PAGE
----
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20130113
20130121
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a statement on the debt ceiling. >> because the debt ceiling is the fight coming up next, as you know, brian, and everything the president would like to do at the start of that second term including new gun laws, immigration reform, energy. all those things will really be locked into place unless he can get some agreement on the debt, the president said he won't negotiate with congress about the debt ceiling, but we could be headed to another standoff, another kind of fiscal cliff similar to what we saw last summer unless that can be resolved. the president wants to get ahead of that, really put the responsibility on republicans in congress and make it clear he just doesn't want to budge. >> keep in mind the president will walk behind you any moment. there is a very thin line between leverage coming off an election and lame duck status, and the president has a robust agenda for this term number 2. >> it is, and the first year of second terms are the ones you have a shot as sitting president to have the most productive parts. but i want to go back and emphasize something david said, and that
a consensus on this in the political process that the debt ceiling has no rational place in this. the president addressed that yesterday, but the fact is playing russian roulette with the u.s. economy and the wellbeing of our population has no place in an honest debate about how much spending should be cut, how much investment should be made to address these broader economic and social deficit ands how to resolve this and get on to other parts of the national agenda. sooner or later, i think, the congress and the president will agree. you saw approaches to this in senator mcconnell's comments in the last couple of weeks and, obviously, in the president's that the key control is in the authorization and appropriation process, and the ability to pay those bills through either revenue sources or borrowing ought to be attached to the decision to spend, not used as a point of leverage in many broader and more or important negotiations. >> thank you, lew. can i just follow up, and i don't know if this is a little bit of a tan gent, but i think i just want to ask you because of your pos
deadline coming up as the so-called debt ceiling. something most americans have not even heard of before two years ago. i want to be clear about this. the debt ceiling is not a question of authorizing more spending. raising the debt ceiling does not authorize more spending. it simply allows the country to pay for spending that congress has already committed to. these are bills that are ready been racked up. we need to pay them. i am willing to compromise and find a common ground on how to reduce our deficit america cannot avoid another debate with this progress about whether or not they should pay the bills that they have already racked up. if congressional republicans refused to pay america's bills on time, so security checks and veterans' benefits will be delayed. we may not be able to pay our troops or on our contracts with small business owners. food inspectors, air traffic controllers, specialists who track down those of nuclear materials would not get their paychecks. the rest of the world would ask if the united states of america is in fact a stay at bat. market to go haywire and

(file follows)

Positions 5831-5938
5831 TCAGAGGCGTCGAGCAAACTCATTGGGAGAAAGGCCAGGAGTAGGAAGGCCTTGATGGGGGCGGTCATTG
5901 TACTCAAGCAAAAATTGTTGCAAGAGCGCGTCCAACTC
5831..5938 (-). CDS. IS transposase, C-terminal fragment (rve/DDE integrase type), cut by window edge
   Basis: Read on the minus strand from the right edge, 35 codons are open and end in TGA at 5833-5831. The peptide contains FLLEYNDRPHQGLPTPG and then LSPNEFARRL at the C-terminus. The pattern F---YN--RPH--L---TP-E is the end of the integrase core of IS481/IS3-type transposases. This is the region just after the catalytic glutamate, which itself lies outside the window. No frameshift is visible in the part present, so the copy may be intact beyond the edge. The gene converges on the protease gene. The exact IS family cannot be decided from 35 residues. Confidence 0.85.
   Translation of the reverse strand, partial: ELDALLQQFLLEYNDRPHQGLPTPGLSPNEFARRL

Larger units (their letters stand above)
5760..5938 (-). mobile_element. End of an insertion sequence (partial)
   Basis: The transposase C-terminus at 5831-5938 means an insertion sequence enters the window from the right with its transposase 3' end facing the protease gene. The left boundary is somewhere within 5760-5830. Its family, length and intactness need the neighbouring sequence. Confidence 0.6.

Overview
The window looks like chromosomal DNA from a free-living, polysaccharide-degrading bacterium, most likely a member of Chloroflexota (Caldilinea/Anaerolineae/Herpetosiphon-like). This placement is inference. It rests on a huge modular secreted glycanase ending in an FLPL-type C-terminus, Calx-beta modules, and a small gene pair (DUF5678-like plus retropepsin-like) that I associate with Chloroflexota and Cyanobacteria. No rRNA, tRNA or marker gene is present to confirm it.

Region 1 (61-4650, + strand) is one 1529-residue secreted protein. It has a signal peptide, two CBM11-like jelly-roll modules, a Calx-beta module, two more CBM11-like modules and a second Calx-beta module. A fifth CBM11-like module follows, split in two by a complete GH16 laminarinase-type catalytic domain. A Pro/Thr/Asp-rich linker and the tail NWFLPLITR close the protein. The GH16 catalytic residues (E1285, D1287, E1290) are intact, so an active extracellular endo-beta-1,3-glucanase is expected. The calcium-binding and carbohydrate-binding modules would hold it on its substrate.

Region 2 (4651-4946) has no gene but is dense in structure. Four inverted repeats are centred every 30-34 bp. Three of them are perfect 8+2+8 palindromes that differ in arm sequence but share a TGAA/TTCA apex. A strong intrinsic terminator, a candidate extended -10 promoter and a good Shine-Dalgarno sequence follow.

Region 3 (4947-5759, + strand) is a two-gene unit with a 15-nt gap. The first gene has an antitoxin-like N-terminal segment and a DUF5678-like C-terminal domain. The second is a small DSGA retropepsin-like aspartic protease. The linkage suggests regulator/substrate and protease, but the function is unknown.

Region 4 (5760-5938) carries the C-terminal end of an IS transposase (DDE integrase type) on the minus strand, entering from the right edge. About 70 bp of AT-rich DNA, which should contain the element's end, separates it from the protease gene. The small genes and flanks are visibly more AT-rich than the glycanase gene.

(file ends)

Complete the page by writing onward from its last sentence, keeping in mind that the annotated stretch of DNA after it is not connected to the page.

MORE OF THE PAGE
. as the president subsequently yesterday, the debt ceiling essentially must not be used as a weapon. it essentially takes on an is the basic full faith and credit of the united states of america. the president has made so clear what would be at stake if that were to happen. i just believe that it is so critical that that not occurred. you know, i have been through these battles for many decades. i don't remember anyone essentially saying we should go over the cliff. the consequences would be, i think, shamanic and potentially cataclysmic. for the republicans that say let's do it, i think i would be a mistake with foreseeable consequences. the federal reserve has said the responsible physician is we should not forget. >> the president says he's not going to talk about the debt ceiling, speaker boehner said it can be done unless we cut spending at the same time. what are the odds of avoiding going over the fiscal cliff given where both parties are. >> they are going with the american economy and the global economy. closer you get to the fiscal cliff, i think the less likely it is that the u.s. will b
Search Results 0 to 3 of about 4